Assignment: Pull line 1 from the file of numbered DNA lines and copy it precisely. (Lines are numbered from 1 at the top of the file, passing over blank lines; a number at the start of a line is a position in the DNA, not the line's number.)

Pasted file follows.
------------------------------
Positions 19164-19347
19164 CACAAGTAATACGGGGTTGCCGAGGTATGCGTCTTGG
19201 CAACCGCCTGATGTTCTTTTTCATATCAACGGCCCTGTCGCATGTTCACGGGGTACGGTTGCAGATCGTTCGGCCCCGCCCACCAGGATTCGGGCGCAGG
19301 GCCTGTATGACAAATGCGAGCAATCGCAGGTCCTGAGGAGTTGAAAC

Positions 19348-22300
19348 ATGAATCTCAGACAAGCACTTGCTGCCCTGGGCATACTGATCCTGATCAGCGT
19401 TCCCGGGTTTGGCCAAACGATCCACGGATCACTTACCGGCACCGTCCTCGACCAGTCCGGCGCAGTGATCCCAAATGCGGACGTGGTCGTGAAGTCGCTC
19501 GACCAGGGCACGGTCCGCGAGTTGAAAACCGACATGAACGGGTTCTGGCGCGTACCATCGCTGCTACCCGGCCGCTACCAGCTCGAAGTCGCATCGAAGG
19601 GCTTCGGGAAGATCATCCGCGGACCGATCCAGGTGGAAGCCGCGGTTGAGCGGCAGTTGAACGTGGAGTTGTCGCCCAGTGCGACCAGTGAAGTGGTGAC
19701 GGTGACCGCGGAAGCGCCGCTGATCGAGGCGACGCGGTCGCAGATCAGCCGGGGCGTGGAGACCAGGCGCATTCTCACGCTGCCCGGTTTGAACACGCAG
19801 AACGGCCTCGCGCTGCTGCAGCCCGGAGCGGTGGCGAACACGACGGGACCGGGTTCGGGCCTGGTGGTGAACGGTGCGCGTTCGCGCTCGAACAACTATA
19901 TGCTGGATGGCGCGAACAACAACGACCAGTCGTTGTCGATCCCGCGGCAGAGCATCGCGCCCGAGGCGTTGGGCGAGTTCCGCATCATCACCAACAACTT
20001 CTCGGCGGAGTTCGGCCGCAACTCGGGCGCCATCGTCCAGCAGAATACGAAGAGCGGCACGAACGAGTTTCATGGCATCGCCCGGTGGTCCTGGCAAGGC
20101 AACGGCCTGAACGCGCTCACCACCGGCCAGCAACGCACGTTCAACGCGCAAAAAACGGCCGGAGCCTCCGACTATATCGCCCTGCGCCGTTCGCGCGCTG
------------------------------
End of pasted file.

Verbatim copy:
Positions 19164-19347